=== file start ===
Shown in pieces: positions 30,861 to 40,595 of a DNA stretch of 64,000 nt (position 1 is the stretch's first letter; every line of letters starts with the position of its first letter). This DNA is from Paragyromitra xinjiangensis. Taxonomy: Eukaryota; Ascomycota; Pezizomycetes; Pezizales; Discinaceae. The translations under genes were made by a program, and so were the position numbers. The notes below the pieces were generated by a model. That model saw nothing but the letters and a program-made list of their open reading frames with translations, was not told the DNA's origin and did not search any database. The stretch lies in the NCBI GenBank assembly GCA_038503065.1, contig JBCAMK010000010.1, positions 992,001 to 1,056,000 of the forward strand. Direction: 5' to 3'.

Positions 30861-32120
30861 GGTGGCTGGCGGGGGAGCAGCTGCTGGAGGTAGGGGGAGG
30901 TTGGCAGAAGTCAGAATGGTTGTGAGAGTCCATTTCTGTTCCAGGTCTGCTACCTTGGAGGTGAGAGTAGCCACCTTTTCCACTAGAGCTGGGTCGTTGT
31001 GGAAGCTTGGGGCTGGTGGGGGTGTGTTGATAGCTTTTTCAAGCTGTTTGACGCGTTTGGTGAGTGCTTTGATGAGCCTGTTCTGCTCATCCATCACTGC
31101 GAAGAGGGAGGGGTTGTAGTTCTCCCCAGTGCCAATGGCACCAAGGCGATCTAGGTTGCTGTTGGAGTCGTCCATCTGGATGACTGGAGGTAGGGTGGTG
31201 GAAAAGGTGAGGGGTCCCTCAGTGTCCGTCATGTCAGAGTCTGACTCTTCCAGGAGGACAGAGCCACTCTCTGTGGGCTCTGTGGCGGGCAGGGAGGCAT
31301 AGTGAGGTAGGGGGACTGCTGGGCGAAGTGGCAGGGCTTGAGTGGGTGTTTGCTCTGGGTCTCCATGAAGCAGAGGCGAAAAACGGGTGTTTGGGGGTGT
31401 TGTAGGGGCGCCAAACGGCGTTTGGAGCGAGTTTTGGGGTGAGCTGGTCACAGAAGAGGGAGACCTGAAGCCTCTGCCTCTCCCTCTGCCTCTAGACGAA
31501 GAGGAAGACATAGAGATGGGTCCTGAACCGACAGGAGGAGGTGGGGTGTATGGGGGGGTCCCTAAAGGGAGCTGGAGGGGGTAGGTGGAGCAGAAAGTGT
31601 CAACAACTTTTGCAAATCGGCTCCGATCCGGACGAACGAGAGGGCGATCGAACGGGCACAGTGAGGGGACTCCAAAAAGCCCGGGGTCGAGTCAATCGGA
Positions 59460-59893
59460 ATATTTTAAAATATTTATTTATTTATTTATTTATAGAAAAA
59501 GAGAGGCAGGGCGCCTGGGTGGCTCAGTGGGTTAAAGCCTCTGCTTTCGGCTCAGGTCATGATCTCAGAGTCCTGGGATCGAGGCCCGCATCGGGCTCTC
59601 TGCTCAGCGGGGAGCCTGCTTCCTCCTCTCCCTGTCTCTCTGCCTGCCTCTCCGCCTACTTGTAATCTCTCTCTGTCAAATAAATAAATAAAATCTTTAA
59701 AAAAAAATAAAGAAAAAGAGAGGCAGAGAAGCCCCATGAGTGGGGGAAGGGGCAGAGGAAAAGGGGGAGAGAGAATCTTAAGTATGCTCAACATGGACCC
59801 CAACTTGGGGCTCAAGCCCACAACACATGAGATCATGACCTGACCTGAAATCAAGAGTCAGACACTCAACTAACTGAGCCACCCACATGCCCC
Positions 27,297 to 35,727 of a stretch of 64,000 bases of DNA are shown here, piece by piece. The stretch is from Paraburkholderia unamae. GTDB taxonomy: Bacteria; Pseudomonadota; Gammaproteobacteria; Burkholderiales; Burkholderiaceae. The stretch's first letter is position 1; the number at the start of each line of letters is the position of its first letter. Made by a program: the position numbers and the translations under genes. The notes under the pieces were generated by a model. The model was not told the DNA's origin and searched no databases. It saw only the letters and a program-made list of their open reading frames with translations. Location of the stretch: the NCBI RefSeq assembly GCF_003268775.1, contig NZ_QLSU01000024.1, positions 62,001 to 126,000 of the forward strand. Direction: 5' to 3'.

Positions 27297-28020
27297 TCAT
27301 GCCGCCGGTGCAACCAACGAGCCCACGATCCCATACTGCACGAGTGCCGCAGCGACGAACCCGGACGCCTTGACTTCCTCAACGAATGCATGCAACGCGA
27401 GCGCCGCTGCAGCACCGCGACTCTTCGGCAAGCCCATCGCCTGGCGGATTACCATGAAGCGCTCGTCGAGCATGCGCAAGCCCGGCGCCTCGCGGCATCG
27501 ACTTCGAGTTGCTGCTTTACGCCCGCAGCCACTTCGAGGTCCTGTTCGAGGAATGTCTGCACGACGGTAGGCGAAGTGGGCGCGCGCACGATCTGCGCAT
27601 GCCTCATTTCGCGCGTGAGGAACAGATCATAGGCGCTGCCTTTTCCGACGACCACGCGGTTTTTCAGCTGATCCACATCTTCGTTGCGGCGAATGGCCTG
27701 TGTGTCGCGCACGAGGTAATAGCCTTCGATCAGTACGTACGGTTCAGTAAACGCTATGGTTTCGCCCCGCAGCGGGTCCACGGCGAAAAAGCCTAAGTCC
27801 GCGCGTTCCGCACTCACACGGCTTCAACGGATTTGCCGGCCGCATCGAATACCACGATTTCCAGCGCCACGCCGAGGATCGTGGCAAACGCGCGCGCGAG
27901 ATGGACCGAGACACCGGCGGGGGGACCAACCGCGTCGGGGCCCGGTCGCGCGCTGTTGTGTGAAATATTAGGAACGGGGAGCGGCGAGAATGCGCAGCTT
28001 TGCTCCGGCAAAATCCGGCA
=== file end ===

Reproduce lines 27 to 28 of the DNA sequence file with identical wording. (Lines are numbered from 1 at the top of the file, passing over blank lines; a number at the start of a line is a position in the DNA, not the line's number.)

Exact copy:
27901 ATGGACCGAGACACCGGCGGGGGGACCAACCGCGTCGGGGCCCGGTCGCGCGCTGTTGTGTGAAATATTAGGAACGGGGAGCGGCGAGAATGCGCAGCTT
28001 TGCTCCGGCAAAATCCGGCA